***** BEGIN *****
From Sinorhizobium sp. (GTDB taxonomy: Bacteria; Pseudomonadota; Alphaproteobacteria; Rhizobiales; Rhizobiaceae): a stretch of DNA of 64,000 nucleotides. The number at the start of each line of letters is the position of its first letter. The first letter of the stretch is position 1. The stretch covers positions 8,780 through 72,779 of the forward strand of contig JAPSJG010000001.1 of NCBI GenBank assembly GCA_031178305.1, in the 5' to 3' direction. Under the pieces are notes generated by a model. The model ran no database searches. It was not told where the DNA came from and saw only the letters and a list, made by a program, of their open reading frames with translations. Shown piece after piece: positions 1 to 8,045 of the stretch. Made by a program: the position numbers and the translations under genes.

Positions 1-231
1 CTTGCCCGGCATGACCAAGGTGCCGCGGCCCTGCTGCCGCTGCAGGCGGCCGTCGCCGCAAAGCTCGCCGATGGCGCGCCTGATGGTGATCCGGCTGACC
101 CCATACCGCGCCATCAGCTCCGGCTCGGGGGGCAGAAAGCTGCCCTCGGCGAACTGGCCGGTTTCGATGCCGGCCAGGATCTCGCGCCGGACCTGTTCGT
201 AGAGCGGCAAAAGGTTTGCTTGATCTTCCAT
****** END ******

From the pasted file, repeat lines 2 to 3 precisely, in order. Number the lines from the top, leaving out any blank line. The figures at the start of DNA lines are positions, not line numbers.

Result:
Positions 1-231
1 CTTGCCCGGCATGACCAAGGTGCCGCGGCCCTGCTGCCGCTGCAGGCGGCCGTCGCCGCAAAGCTCGCCGATGGCGCGCCTGATGGTGATCCGGCTGACC